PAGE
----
The Labour leader will accuse a number of firms of using "Victorian practices" in using such terms, which see employees given no guaranteed hours and those at the top can escape taxation.

Speaking in Coventry, Miliband will describe Sports Direct as an example of a firm where the "vast majority" of employees are on zero-hours - calling it a "bad place to work" for many staff.

The retail giant agreed last month to make "major changes" for staff after legal action brought by a former employee.

Sports Direct did not comment on Mr Miliband's attack, but repeated an earlier statement on its plans to make changes.

A spokesman said: "The company will continue the process of reviewing, updating and improving our core employment documents and procedures across our entire business beyond its existing compliant framework."

Profits boost for Mike Ashley's Sports Direct

Sports Direct, which is owned by Mike Ashley, has announced that its profits are rising. They were up by 14.6% in the 13 weeks ending on 26 January 2014, totalling £280.7 million.

Here are some of the key figures in more detail:

  • Sales for the 13 weeks ending 26 January 2014 were up 11.2% to £655.4m
  • Sports Retail sales in the 13 week period increased 6.9% to £529.9m
  • Premium Lifestyle sales in the period were up 52.5% to £71.2m
  • The Brands division revenue increased by 15.5% to £54.3m

“Despite tougher comparisons during the period, Sports Retail continues to perform well driven by our on-going focus on exceptional quality, unbeatable value and availability. Online also performed strongly with non-UK online gross profit contribution expected to be greater than the UK equivalent by the end of this financial year."

– Dave Forsey, Chief Executive of Sports Direct International plc

The company will release their preliminary results on 17 July 2014.

Mike Ashley makes £106m from shares sale

Newcastle United owner Mike Ashley has made £106 million after selling a 2.7% stake in his Sports Direct business.

It comes less than a year after he raised £100 million by offloading a 4% holding.

"There was a lot of fuss about him cashing in, but these moves only help to improve liquidity over time and the sale yesterday... seems to have been taken more calmly."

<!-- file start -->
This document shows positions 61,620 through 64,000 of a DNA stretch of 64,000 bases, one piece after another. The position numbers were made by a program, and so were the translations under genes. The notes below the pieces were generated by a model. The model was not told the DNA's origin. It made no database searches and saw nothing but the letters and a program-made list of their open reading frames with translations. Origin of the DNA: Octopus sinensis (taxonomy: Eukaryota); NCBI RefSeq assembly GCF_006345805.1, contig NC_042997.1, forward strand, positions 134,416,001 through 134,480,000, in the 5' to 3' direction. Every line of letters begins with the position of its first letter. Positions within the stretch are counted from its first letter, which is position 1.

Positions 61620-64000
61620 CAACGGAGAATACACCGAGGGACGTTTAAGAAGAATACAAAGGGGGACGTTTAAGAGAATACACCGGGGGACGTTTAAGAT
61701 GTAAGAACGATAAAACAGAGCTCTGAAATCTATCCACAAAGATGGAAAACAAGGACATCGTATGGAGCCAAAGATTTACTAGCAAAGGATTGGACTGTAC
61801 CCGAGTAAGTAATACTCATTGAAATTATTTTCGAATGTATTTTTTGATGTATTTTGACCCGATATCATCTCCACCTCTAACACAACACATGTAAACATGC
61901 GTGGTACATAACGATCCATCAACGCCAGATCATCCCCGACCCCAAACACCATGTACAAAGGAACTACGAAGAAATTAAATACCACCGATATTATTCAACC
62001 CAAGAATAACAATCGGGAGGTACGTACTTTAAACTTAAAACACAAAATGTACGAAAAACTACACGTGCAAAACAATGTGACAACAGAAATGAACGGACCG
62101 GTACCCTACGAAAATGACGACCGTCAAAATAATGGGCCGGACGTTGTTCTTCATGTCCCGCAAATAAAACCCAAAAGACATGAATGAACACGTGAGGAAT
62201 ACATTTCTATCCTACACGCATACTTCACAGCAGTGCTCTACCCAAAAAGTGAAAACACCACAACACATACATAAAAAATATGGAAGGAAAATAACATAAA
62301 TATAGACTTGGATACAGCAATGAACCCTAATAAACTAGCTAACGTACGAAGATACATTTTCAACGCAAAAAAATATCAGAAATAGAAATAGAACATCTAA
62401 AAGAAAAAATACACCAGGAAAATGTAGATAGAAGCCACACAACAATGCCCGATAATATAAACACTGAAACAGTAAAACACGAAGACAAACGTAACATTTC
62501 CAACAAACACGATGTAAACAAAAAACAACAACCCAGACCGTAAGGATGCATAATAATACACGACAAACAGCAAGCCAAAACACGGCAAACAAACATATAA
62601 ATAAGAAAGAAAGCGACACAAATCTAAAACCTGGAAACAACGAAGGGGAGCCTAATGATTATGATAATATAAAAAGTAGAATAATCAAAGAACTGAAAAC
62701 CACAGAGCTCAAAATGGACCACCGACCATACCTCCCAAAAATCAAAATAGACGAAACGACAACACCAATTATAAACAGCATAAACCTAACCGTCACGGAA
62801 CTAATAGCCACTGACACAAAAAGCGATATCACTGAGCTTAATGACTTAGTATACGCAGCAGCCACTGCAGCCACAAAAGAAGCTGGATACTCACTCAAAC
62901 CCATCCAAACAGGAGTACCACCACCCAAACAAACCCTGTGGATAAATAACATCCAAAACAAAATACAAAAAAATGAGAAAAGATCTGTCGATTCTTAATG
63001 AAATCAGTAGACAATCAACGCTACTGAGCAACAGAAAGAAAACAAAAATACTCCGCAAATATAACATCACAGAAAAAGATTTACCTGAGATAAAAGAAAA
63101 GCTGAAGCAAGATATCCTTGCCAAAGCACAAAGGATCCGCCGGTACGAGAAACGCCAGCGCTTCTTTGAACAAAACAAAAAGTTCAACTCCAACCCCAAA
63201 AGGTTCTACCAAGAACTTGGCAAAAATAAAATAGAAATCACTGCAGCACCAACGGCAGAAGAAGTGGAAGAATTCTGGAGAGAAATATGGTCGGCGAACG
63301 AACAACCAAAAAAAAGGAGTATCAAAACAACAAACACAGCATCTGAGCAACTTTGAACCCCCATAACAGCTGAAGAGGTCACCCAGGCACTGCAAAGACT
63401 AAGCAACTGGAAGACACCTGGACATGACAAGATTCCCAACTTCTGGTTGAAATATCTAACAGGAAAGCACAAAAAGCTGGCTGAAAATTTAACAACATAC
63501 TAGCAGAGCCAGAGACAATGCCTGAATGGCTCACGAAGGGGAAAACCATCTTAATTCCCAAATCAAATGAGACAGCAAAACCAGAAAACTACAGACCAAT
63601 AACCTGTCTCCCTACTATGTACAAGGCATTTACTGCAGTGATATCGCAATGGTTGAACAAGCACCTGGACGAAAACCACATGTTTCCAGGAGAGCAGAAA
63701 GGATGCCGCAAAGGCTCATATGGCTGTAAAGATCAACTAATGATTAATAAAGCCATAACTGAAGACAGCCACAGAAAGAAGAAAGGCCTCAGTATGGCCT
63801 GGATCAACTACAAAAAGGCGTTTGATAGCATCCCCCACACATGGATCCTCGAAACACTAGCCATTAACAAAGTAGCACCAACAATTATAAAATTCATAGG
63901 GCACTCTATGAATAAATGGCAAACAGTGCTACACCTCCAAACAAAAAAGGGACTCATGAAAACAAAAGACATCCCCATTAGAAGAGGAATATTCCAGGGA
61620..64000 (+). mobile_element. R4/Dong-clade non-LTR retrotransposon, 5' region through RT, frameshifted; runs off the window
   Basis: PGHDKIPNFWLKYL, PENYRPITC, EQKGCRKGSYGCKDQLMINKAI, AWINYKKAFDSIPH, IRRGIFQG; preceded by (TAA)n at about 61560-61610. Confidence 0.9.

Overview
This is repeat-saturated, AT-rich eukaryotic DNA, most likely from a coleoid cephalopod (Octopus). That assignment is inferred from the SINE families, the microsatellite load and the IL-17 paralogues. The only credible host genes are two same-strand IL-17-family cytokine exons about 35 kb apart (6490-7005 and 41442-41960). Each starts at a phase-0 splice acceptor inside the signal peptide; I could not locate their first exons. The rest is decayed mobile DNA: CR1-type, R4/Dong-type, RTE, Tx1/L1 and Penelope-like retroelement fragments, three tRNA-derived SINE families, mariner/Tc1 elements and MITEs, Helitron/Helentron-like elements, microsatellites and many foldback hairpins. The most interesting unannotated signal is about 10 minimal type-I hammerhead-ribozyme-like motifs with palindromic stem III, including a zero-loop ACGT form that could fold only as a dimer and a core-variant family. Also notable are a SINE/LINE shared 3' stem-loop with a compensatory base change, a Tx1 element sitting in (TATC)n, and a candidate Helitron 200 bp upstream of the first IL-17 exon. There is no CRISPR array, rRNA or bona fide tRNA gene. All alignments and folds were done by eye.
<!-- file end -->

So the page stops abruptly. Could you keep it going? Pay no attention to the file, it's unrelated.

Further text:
– Independent retail analyst Nick Bubb

The sale was announced after Sports Direct reported yet more strong trading figures, with a 15.1% sales surge in the nine weeks to September 29.

Mr Ashley still has a 61.7% holding in Sports Direct.


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Sports Direct deal saves 2,100 jobs at Republic

More than 2,100 jobs have been saved by Sports Direct International's purchase of 116 stores from fashion retailer Republic.

The Sports World group was founded by Newcastle United owner Mike Ashley. Credit: Peter Byrne/PA Wire

The Sports World group has also taken over the stock, along with the group's head office in Leeds and its websites and brands SoulCal, Fabric and Crafted.

Ashley makes £100m from selling Sports Direct stake

There are rumours that Mike Ashley wants to expand his retail empire Credit: Mike Egerton/EMPICS Sport

Newcastle United owner Mike Ashley has raised 100 million pounds after selling a four percent stake in his company.

The move has sparked speculation over his plans for the cash haul, amid rumours that the sports retail tycoon is interested in expanding his retail empire - possibly to include collapsed fashion chain Republic.

Sports Direct's brands also include Firetrap, Dunlop, Slazenger, Everlast, Lonsdale and Karrimor.

The Newcastle United owner currently owns a 64% stake of Sports Direct's shares, and Nick Bubb, an independent retail analyst, believes Mr Ashley's share sale may have been in response to requests to free-up stock to investors:

"I think he's doing it to improve liquidity in the stock - he doesn't need the money and if he was intending to bid for retail assets, he would do that through Sports Direct."

The move may also fuel hopes among Newcastle United fans that Mr Ashley is planning to bolster the squad with more new players in the summer, having recently secured five new signings.